Coastal cutthroat

Grant22

Member
Hey everyone I was wondering if anyone had any advice about the cutthroat fishery on most of the coastal rivers (Wilson, Nestucca, Trask, etc.)? I have heard a lot about it but never really targeted them.
 

C_Run

Well-known member
Spinners and spoons seem to work well. I have mainly fished tidewater from a kayak in recent years and look for structure like log jams cut banks etc.
 

Casting Call

Active member
Hi Grant. Kelchis river campground is found at the end of the road three miles up from hwy 101. Lots of bank spots with picnic tables. Tony
 

bass

Most Featured
I have not done it in a while (about 7 or 8 years) but I used to fish for SRC's a ton in the summer in the Wilson. Mostly I flyfished for them using a triple caddis fly setup. Stimulator on top, emerger in the middle and larva on the bottom.

When I did spin fish for them I mostly used the smallest Rebel minnow plug (1" or 1.5") in a trout pattern. I also sometimes used the smallest Rapala (2") in a trout color. Those plugs were great and also resulted in a lot of SRCs and the occasional steelhead.

The best areas for me were in the whitewater near the heads of pools or in pockets in whitewater. I did not catch much in areas where I could easily make out bottom details due to the smooth surface.
 

troutdude

Moderator
Now is the time for SRC's (also known as Bluebacks). A sea-run cousin of the resident strain of cutties.

If you're swinging flies the Borden Special is literally a legend on our coastal streams. Developed decades ago by fellow Oregonian Bob Borden who primarily targeted the Alsea; but other nearby streams as well.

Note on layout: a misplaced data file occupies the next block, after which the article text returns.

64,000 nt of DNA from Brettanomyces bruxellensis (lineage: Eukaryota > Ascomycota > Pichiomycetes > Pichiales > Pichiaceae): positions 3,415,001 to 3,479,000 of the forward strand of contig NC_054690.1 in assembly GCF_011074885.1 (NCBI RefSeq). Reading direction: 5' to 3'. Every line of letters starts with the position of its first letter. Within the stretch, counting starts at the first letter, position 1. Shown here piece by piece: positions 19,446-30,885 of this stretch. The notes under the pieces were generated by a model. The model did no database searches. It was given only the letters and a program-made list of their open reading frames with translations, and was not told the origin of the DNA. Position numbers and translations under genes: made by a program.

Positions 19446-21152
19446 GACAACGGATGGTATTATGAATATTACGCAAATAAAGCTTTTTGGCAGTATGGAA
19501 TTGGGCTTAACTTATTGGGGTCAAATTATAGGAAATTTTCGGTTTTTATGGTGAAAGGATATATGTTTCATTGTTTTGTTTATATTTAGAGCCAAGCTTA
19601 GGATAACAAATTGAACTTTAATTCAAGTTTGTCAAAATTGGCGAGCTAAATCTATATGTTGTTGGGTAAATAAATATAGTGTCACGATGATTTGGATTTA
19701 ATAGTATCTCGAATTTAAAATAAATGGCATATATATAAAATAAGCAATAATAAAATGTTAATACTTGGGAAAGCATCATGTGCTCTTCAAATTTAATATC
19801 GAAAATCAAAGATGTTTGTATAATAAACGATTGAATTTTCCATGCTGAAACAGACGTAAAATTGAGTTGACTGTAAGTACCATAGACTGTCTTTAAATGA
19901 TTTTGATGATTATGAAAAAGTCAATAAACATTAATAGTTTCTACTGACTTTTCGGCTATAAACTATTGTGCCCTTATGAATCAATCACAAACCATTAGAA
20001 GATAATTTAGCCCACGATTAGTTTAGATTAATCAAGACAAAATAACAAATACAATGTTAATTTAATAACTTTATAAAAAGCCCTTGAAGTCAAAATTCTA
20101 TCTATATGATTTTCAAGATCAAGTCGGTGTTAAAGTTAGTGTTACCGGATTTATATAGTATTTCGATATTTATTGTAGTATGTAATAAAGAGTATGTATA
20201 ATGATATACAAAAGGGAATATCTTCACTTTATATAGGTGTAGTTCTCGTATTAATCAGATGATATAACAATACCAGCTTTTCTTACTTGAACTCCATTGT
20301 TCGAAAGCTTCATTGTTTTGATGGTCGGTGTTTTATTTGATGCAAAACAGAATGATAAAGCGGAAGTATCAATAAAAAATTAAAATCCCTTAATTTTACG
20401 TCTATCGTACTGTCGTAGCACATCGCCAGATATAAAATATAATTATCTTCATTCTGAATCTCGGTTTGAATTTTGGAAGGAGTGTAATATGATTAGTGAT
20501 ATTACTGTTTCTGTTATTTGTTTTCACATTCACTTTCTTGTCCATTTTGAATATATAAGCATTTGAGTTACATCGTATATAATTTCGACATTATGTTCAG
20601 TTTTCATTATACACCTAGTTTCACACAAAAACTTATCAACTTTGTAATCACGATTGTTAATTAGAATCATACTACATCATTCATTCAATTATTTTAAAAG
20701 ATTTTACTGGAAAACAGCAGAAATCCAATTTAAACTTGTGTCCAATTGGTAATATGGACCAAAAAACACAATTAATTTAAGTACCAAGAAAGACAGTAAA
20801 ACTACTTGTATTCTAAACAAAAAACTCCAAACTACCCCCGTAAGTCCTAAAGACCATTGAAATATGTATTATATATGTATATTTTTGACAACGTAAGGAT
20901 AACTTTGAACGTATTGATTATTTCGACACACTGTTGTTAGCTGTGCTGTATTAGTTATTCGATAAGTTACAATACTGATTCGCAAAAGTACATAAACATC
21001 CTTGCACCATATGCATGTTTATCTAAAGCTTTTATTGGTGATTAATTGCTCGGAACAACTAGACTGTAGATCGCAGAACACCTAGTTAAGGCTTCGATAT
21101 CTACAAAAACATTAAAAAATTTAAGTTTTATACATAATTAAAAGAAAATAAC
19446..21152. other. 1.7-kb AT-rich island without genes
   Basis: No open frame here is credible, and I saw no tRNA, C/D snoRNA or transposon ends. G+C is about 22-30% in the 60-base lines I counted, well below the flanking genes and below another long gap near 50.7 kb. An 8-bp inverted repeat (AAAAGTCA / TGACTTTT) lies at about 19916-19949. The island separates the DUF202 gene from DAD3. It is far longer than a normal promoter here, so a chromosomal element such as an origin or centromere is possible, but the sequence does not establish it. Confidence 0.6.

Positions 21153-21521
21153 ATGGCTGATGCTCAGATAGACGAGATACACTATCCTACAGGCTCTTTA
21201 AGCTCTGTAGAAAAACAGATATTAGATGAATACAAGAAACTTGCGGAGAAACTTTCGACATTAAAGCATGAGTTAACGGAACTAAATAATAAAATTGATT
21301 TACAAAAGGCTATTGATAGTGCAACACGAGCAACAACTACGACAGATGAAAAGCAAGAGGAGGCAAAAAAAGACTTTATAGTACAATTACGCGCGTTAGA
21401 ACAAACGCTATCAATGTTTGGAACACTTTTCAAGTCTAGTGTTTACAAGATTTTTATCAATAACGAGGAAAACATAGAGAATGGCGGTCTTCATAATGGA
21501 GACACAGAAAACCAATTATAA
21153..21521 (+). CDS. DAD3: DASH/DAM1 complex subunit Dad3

If you're using spinning tackle then get yourself some small brown Rooster Tails, with gold blades. The SRC's belly's are full of tiny crawdad fry this time of the year. And the Rooster's look like crawdads in the water. Especially if you use 'em more like a jig than speedily retrieving them.

When you catch one look at the deep blue coloration, along their spine. And you'll quickly know why they have the nickname Bluebacks. If you're interested in their historical mystique look for a copy of the classic "Fishing the Sea-Run Cutthroat Trout", by Les Johnson. First published in 1971. Or this other book by Les:

 

troutdude

Moderator
@Grant22 if you live near Albany you can get some Borden Specials from Mitch @ Two Rivers Fly shop downtown on First. He ties a bunch every year. There are a couple of old times that buy dozes of them every season. A testament that they WORK!
 
Top